Along those lines, students would have an immediate appreciation for the commitment of the legal profession to the honesty and truthfulness of lawyers in practice. Specifically, when studying the Model Rules of Professional Conduct, students would be exposed to various prohibitions against conduct involving “dishonesty, fraud, deceit or misrepresentation,”11 knowingly making false statements of fact,12 or failing to disclose essential information in certain contexts.13

Related to this initial focus on professionalism and ethics, each student would receive instruction on the character and fitness process they will ultimately have to weather in order to become a licensed member of a state bar. Students would be instilled with a strong sense of how gravely an act of academic dishonesty or other misconduct might affect their legal careers, perhaps even to the point of preventing it before it happens. Moreover, students would be aware of how a discrepancy between an application for admission to law school and an application for membership in a state bar can complicate their own character and fitness process when the time comes.14 This concern would prompt new students to review recently submitted law school applications and, if necessary, amend them to ensure the information is accurate and complete. This simple act would go a long way toward putting a student in a frame of mind that embraces honesty and candor.

This initial focus on professionalism and ethics would provide law students with an invaluable grounding in topics such as the duty of confidentiality and the attorney-client privilege even before undertaking contracts, torts, civil procedure, and other first-year subjects. Knowing that their students are familiar with the basics of professionalism and ethics, instructors could expound upon these topics as they arise during class discussion of cases and problems in the first year and beyond.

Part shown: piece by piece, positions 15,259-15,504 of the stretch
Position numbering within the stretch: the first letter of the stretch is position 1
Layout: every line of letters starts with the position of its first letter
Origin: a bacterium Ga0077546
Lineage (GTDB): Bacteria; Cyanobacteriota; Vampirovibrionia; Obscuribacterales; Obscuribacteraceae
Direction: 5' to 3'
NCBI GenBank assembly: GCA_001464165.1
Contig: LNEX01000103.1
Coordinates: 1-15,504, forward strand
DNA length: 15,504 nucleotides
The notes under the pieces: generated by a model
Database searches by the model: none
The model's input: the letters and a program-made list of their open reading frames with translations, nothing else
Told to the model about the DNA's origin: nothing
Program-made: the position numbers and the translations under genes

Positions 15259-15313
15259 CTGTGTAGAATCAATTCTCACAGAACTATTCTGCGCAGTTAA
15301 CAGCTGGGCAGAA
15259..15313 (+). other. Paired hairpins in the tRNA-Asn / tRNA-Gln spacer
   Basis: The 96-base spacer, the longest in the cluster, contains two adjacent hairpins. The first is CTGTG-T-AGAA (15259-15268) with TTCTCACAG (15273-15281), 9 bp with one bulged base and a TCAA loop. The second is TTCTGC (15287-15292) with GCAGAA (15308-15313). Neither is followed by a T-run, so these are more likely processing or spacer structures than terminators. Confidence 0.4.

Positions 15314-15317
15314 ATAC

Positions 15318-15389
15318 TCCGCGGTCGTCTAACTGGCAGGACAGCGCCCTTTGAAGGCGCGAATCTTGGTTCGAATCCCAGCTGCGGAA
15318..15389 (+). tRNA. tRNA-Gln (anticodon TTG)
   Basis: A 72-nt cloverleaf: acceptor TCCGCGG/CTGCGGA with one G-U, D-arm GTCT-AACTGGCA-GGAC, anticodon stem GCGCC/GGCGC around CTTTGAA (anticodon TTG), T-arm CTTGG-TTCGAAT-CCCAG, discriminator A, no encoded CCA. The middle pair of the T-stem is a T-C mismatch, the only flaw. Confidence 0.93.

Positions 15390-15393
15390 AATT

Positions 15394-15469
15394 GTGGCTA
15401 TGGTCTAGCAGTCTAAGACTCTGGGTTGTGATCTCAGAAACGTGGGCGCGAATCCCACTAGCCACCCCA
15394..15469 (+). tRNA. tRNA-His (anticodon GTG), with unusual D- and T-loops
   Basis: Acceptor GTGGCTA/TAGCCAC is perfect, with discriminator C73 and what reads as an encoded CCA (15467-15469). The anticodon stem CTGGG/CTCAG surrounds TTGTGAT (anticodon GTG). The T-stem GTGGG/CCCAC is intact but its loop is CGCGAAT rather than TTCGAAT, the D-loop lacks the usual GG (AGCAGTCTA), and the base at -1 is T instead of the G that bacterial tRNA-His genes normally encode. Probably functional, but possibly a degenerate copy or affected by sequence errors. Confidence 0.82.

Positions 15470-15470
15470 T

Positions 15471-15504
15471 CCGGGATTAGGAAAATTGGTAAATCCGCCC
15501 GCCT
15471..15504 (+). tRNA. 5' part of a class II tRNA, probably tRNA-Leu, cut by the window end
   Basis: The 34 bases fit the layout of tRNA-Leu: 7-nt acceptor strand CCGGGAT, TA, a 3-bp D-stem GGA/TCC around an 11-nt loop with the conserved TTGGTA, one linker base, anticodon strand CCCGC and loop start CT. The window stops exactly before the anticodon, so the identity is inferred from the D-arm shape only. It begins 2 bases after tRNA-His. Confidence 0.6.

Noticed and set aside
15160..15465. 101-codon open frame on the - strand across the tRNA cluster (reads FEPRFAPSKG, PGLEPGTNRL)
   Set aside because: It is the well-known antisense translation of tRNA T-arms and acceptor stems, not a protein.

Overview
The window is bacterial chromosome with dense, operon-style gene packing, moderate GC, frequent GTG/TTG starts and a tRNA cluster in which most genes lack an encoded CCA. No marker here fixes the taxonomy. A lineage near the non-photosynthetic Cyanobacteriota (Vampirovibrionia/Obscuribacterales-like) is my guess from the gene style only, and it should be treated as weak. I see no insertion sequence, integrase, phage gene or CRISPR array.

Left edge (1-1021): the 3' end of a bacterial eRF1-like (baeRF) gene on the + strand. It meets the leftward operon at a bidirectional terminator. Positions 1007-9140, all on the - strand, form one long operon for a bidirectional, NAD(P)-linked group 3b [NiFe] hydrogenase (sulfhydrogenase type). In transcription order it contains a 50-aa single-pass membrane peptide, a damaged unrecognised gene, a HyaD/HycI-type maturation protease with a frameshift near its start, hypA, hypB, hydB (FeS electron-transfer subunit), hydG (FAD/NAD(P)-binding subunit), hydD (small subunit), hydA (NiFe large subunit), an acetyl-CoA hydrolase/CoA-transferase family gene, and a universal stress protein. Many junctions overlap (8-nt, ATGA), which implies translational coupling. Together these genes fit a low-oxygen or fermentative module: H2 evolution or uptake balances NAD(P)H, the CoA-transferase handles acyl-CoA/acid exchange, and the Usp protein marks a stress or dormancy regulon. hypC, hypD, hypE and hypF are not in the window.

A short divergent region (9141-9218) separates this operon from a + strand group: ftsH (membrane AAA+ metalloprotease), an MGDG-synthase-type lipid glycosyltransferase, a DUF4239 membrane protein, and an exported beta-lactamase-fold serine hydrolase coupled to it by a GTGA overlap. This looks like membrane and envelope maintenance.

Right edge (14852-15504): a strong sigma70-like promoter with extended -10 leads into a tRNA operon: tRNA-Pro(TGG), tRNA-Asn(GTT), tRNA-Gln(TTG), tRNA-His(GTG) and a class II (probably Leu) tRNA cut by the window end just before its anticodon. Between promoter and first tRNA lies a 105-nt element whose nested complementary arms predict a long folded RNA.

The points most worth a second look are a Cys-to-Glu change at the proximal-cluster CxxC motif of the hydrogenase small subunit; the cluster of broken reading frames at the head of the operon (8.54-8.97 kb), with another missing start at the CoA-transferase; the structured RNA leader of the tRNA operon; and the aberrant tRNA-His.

Finally, students acquiring a firm foundation in professionalism and ethics shortly after starting law school would be well-positioned to achieve a passing score on the MPRE even before the traditional first-year curriculum begins in earnest. Aside from giving students the confidence and satisfaction of attaining an important academic objective early in their legal educations, it would spare them from the burden of contending with the MPRE later in law school while navigating the demands of upper-level coursework and cocurricular activities in order to find the time to prepare.